Lew Ayres,the original Dr. Kildare who acted in films for six decades and weathered the furor raised by his objection to combat duty in World War II, died yesterday in Los Angeles. He was 88. Ayres played opposite Greta Garbo, starred in the Oscar-winning "All Quiet on the Western Front" and became identified as Dr. Kildare in the MGM film series. He got an Academy Award nomination for "Johnny Belinda" in 1948.
Cardinal Narcis Jubany Arnau,83, who played a key role in Spain's transition from dictatorship to democracy in the mid-1970s, died Thursday in Barcelona, Spain.
Viggo F. E. Rambusch,97, the "dean of American church architects" who coordinated the interior design of more than 1,000 churches, synagogues and theaters, died Friday in White Plains, N.Y. He spent his career at Rambusch Decorating Co., a Manhattan firm founded by his father. In addition to his work with houses of worship, he decorated the main public rooms at the Waldorf-Astoria hotel in New York City.
Sheldon W. "Bud" Fantle,73, a former chief executive of Peoples Drug Stores Inc. and Dart Drug Stores Inc., died of cancer Saturday in Washington. He took over Peoples in 1974 and within 10 years turned the shaky chain into an industry leader with 800 stores in the East Coast, the Midwest and the South.
Bishop Edward Hettinger,94, senior member of the Roman Catholic Church's American hierarchy, died Saturday in Columbus, Ohio. He was the first auxiliary bishop of the Columbus diocese and its senior priest.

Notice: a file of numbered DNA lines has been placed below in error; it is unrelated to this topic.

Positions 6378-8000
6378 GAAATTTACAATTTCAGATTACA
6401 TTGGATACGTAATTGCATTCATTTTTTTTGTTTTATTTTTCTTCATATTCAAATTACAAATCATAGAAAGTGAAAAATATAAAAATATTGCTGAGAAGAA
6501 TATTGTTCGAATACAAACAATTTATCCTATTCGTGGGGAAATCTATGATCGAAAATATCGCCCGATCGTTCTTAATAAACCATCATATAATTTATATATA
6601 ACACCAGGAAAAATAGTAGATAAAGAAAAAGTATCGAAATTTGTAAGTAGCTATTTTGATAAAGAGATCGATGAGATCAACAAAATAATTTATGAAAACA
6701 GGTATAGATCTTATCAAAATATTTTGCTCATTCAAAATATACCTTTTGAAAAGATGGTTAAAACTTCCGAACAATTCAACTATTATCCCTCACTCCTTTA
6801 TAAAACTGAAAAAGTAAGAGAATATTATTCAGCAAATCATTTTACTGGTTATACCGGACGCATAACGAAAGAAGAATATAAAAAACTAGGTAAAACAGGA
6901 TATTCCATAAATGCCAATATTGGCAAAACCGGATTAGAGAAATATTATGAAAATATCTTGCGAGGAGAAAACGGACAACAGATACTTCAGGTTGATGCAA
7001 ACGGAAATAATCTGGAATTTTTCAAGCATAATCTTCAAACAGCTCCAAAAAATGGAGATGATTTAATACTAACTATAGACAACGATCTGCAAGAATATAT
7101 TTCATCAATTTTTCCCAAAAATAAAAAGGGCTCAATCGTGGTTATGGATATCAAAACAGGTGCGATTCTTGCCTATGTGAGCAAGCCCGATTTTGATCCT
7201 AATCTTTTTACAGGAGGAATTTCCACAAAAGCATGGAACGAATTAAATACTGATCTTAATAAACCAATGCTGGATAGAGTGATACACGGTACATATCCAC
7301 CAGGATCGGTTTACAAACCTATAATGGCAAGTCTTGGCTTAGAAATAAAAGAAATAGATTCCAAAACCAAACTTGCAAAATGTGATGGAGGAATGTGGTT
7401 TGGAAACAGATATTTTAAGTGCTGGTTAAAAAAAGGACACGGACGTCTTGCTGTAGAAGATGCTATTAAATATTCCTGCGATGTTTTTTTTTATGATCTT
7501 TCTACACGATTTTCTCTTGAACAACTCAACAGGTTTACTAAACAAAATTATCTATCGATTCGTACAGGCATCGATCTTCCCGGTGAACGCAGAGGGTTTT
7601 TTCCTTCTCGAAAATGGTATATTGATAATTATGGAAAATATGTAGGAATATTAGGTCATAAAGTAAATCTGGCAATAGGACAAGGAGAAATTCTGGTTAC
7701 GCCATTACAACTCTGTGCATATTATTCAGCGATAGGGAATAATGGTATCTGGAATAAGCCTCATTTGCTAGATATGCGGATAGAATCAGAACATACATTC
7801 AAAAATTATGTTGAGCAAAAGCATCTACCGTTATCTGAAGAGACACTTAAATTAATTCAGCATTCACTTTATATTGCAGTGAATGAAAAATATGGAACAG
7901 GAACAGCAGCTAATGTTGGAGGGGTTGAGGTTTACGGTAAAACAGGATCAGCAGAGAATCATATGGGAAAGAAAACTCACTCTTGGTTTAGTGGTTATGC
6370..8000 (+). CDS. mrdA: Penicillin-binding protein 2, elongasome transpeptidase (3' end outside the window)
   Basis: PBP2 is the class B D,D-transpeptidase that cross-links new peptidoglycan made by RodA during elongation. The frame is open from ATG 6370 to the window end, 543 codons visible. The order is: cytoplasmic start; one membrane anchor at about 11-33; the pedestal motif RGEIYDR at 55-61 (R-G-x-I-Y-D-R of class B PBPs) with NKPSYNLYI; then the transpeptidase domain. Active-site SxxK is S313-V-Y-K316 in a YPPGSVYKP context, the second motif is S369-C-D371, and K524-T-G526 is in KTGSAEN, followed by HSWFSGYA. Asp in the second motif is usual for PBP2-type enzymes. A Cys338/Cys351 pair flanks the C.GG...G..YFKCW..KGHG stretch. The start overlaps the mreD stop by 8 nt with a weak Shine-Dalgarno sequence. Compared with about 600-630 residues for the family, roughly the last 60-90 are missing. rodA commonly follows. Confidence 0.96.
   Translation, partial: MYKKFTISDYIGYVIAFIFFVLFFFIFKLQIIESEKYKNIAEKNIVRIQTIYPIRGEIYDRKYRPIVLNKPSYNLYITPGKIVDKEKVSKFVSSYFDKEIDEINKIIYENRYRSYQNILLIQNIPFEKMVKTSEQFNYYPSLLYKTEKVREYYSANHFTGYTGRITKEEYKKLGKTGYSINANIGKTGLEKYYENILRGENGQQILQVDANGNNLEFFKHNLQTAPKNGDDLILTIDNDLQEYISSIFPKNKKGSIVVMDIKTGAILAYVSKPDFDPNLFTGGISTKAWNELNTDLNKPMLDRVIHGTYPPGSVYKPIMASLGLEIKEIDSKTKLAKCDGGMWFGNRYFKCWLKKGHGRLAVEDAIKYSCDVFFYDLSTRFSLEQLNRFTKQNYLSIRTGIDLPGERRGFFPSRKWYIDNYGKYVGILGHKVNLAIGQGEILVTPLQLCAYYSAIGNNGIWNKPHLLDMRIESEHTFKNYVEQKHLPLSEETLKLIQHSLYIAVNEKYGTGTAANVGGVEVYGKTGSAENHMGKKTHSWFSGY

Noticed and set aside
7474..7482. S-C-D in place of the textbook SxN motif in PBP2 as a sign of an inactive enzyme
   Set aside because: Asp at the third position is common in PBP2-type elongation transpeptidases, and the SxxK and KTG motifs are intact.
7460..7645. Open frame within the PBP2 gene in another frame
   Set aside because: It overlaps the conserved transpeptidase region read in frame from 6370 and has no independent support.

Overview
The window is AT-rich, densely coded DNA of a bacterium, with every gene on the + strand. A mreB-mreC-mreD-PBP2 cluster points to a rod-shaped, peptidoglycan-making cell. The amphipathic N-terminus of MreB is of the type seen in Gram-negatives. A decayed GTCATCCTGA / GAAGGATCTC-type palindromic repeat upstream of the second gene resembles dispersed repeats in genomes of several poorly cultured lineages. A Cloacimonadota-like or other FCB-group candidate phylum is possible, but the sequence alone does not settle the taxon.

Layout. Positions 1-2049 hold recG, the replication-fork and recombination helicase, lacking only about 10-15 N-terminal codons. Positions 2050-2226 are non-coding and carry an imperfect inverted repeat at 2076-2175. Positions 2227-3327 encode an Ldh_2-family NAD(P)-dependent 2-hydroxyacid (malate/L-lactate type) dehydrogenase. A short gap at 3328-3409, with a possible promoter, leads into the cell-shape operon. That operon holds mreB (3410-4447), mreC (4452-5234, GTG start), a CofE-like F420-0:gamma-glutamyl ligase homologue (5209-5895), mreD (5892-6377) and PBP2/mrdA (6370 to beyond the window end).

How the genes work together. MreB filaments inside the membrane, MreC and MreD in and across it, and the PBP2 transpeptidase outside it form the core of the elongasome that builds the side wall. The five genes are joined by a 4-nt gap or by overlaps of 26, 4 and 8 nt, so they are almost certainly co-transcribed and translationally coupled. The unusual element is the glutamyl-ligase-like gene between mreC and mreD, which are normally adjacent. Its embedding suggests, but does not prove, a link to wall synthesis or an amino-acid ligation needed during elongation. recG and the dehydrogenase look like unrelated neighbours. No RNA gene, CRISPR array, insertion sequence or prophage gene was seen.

Julian Mateos,57, a Spanish film producer whose films won international acclaim, died Friday of lung cancer in Madrid, Spain. His film "Los Santos Inocentes" (The Holy Innocents) won the international prize at the Cannes Film Festival in 1985.
Mireille,90, a singer honored by the French government for nurturing music careers among children, died Sunday in Paris. Born Mireille Hartuch, she founded the Little Conservatory of Song in 1955. She coached several young singers who became mainstays of French radio and television shows.
Arthur Moreno,88, publisher of a Spanish-language newspaper, died Friday after a short illness in Tucson, Ariz. He started doing odd jobs as a youth at El Tucsonense, a newspaper founded in 1915 by his father, Francisco Moreno. The younger Moreno continued operating the publication after his father died. The newspaper closed in the 1960s and another family business, Old Pueblo Printers, took its place.
James H. Landes,84, a former president of Hardin-Simmons University and executive director of the Baptist General Convention of Texas, died Saturday in Waco, Texas. He retired after nine years with the 2.6-million member convention, taking a job at Baylor University in 1983.
Pub Date: 12/31/96